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"Race: Are we so different?" Part 1 - Introduction

There is a traveling exhib that was developed by the American Anthropological Association, titled "Race: Are we so different?". The exhibit examines racial issues through history, science, and experiences. This is a wonderful exhibit that offers a wealth of information. I thought it would be fun to highlight a few of my favorite parts of the exhibit over my next several posts. Let's start with an introduction to the exhibit:

To learn more about the exhibit or dig deeper, visit Understanding Race
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Talking to Children About Race

At what age should you start talking to your children about race? Birgitte Vittrup of the Children’s Research Lab at the University of Texas tried to answer that question in her 2006 study. A recent article in Newsweek focused on the results of her study — See Baby Discriminate. Kids as young as 6 months judge other based on skin color. What’s a parent to do? [btw, I hated the title of the article--it begged for a small readership]. While the study was extensive, and I didn't agree with much of it, it showed that the majority of [white] families simply could not bring themselves to discuss race with their 5-7 year olds. "We don't want to have these conversations with our child. We don't want to point out skin color."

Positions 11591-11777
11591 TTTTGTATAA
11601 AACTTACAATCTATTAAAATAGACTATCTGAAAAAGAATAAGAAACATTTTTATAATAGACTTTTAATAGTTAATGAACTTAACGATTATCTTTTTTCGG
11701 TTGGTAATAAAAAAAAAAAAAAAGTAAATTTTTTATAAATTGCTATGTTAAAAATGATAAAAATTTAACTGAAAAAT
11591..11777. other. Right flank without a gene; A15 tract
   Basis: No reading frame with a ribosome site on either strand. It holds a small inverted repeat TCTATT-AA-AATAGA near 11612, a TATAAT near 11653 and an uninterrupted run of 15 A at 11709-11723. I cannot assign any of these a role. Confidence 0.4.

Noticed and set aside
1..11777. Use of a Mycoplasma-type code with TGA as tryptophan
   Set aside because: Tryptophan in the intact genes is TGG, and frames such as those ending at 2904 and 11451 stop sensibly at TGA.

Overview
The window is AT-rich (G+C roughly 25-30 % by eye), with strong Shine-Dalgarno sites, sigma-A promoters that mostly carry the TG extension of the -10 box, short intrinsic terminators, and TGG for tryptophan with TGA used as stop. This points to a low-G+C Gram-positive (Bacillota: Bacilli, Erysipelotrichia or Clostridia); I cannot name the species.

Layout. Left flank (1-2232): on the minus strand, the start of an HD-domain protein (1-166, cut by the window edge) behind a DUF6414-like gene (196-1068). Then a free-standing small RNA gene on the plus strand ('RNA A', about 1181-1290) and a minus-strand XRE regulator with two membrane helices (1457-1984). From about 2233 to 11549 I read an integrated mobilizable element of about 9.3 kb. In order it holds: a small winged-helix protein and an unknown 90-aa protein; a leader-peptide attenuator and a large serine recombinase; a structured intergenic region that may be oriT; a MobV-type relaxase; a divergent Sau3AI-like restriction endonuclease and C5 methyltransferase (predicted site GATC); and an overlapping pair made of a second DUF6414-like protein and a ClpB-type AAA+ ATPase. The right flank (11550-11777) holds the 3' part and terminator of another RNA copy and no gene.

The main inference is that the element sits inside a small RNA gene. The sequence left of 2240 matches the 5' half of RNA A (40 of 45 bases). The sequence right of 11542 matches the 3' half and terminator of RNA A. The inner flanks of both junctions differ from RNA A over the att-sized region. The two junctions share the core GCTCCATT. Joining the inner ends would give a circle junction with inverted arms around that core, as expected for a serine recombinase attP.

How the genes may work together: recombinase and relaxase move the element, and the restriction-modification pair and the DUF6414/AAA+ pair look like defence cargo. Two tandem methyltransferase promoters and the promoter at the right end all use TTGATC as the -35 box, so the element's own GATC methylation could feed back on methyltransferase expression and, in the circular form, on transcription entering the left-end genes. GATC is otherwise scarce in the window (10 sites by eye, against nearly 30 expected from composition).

According to Vittrup, hardly any of these white parents had ever talked to their children directly about race. They might have asserted vague principles—like "Everybody's equal" or "God made all of us" or "Under the skin, we're all the same"—but they'd almost never called attention to racial differences. They wanted their children to grow up "colorblind".

The article also mentioned that in homes of people of color, race is discussed much more openly. I can attest to that in our home. I know from a very early age, we have been careful that our children don't buy what the media sells (i.e. beauty = blond hair + blue eyes + white skin). It is very much apart of our lives on a daily basis. I personally think efforts are misguided if children are raised to be "colorblind". Color is the very first thing people see and our society and history dictate the inability to be such.  

I'm curious to hear what other families have to say, how do you talk to your children about race? at what age do you begin?